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MANAGEMENT PLAN FOR MUTE SWANS IN NEW YORK STATE New York State Department of Environmental Conservation Division of Fish, Wildlife, and Marine Resources December 2013 Note to reviewers: This draft plan was under development while regulations pertaining to invasive species were also being developed by DEC in consultation with the Invasive Species Council. Under the proposed regulations, the mute swan would be designated as a “prohibited species”, which would prohibit the sale, importation, purchase, transport, introduction, or propagation of mute swans in New York. This plan is consistent with that designation, and it proposes additional actions to minimize their potential adverse impacts in New York. The final plan will reflect the status of the Invasive Species regulations at that time. EXECUTIVE SUMMARY This plan provides guidance to New York State Department of Environmental Conservation (DEC) staff and the public concerning management of mute swans (Cygnus olor). The mute swan is a non-native, invasive species, brought to North America from Eurasia for ornamental purposes in the late 1800s. A free-ranging population of mute swans became established in New York in the early 1900s and has since grown to approximately 2,200 birds statewide. Mute swans can cause a variety of problems, including aggressive behavior towards people, destruction of submerged aquatic vegetation (SAV), displacement of native wildlife species, degradation of water quality, and potential hazards to aviation. DEC has been operating for close to 20 years under a mute swan management policy adopted in 1993 by the Division of Fish and Wildlife and Division of Marine Resources (now combined as the Division of Fish, Wildlife and Marine Resources, or DFWMR). That policy permits removal of mute swans from lands administered by DFWMR, prohibits release of captive mute swans into the wild and authorizes issuance of permits for swan control by others on a site-specific basis. This new plan supports further action by DEC to eliminate free-ranging mute swans from New York by 2025, while allowing responsible ownership of these birds in captivity. This will serve the public interest in protecting ecosystem integrity while allowing licensed individuals to possess captive mute swans in appropriate and controlled settings. PURPOSE AND BACKGROUND Mute swans are a non-native, invasive species in New York. There are an estimated 2,200 freeranging mute swans in New York, distributed in three fairly distinct populations (Long Island, lower Hudson Valley, and Lake Ontario regions). DEC has been operating under a mute swan management policy adopted in 1993 (DFWMR 1993). That policy permits removal of mute swans from lands administered by DFWMR, prohibits release of captive mute swans into the wild, and authorizes issuance of permits for swan control by others on a site-specific basis. The Atlantic Flyway Council adopted a mute swan management plan (AFC 2003) that included a population goal of 500 mute swans in New York by 2013. However, our current management policy has not been effective in reaching that goal because relatively little action was taken. Page 1 of 11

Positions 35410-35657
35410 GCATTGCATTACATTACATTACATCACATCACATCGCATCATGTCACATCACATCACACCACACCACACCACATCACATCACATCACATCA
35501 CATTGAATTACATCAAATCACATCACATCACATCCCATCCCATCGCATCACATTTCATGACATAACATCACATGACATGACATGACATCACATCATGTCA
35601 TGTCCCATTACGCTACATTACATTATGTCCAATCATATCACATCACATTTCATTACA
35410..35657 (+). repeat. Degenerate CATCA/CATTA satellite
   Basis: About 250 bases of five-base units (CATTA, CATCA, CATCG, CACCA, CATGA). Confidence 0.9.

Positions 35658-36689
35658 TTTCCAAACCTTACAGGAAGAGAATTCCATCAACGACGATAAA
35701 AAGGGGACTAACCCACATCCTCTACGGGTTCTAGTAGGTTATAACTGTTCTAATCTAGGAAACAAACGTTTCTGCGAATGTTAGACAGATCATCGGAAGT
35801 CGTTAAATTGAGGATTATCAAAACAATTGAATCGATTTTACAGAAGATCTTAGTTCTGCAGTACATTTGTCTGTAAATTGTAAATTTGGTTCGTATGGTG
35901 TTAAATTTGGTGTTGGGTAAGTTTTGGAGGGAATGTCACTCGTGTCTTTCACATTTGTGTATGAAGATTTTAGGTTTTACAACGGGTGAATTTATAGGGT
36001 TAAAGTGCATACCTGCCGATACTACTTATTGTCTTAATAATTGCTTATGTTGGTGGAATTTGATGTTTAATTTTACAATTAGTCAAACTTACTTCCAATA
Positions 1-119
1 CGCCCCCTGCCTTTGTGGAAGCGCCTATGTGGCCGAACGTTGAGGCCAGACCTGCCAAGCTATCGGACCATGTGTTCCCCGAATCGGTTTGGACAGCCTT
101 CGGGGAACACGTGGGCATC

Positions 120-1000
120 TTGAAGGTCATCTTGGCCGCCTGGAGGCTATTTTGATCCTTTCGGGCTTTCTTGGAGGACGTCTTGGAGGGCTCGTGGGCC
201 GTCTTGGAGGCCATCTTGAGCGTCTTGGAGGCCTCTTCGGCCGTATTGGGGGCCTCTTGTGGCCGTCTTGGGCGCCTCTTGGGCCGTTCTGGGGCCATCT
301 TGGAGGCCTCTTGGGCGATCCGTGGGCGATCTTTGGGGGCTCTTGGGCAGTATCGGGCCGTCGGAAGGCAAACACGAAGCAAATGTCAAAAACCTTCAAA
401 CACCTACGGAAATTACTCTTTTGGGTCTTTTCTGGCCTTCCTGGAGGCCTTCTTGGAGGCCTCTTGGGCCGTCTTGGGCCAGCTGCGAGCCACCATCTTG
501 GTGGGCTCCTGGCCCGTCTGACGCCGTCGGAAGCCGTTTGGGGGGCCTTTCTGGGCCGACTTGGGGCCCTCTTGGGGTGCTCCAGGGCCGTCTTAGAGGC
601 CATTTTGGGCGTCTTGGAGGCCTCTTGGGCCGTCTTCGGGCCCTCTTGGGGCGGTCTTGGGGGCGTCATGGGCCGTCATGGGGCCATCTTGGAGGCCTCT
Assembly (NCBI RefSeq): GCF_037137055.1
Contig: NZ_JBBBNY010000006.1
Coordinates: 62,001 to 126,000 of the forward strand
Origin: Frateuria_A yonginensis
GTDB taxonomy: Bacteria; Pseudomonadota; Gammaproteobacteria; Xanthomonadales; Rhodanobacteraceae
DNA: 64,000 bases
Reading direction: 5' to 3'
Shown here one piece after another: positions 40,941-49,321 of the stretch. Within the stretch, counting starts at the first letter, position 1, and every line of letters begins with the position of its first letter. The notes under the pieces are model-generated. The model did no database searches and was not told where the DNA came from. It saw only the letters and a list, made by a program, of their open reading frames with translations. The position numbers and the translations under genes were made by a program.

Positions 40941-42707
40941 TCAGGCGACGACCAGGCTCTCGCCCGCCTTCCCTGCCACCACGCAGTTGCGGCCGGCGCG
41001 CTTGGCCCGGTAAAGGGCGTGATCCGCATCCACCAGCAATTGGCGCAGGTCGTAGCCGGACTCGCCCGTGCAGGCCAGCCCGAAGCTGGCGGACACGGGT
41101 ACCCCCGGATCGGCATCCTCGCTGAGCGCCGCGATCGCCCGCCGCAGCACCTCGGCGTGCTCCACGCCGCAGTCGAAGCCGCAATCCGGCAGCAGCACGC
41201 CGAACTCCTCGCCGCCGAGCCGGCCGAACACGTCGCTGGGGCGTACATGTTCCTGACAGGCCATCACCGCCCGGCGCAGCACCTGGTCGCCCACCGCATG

Instead, the free-ranging mute swan population has expanded in size and distribution over the past 20 years (Fig. 1). The two downstate populations were established nearly a century ago, and their numbers seem to have stabilized during the last decade (Swift et al. 2013). However, they continue to have impacts and they remain a potential source of birds for population expansion in the future. In contrast, the Lake Ontario population has existed for less than 25 years, and their numbers increased dramatically during the last decade. This population likely originated from free-ranging mute swans in Ontario, where there has been little effort to control the population. Between 2004 and 2008, DEC conducted research to document abundance, survival, reproduction, movements, ecological impacts and management of mute swans in New York (Swift et al. 2013). Based on that research, growing concerns about invasive species in general, and more concerted efforts to control free-ranging mute swans throughout eastern North America, DEC developed this management plan to replace the 1993 management policy. Although many aspects of the plan are based on information from studies by DEC and others, we do not include an extensive literature review and citations in this document. Instead, we refer readers to other reports that serve that purpose (e.g., Allin et al. 1987, Ciaranca et al. 1997, Maryland DNR 2001 and 2011, AFC 2003, Rhode Island DEM 2006, Craves and Susko 2010, Virginia DGIF 2012, Swift et al. 2013). Native to Eurasia, mute swans were first brought to New York in the late 1800s by individuals who possessed the birds for ornamental purposes. Around 1910, some of these swans were released or escaped from captivity, establishing free-ranging populations in the lower Hudson Valley and on Long Island (McGowan and Corwin 2008). Since then, free-ranging mute swans have become common throughout these areas and their range has expanded northward. During the past 25 years, mute swans have also become established around Lake Ontario, primarily as a result of population expansion from the province of Ontario. They are largely non-migratory, although some mute swans move south during severe winter weather (Swift et al. 2013). Mute swans typically occur in coastal bays and wetlands, in large emergent marshes, and on inland lakes, rivers and ponds. Mute swans are conspicuous birds that occur in some of the most densely populated areas of the state. Mute swans have little or no fear of humans so they are easily observed and provide opportunities for people to come in close contact with them. Some people become protective of individual birds that they encounter regularly. However, mute swans can cause problems for people too. Some swans will directly attack humans, especially small children, who get too close to nests or young (Ciaranca et al. 1997). The potential for injury is low, but the aggressive behavior of swans can be a serious nuisance and render some land or water areas inaccessible for outdoor recreation during the nesting season. Where large flocks occur on water bodies used for drinking water or swimming, the deposition of fecal matter may contribute to high fecal coliform counts which in turn may be a concern to local public health and municipal water supply officials. Mute swans have also been associated with high fecal coliform counts in coastal waters, which could affect some shellfishing areas on Long Island (Swift et al. 2013). Page 2 of 11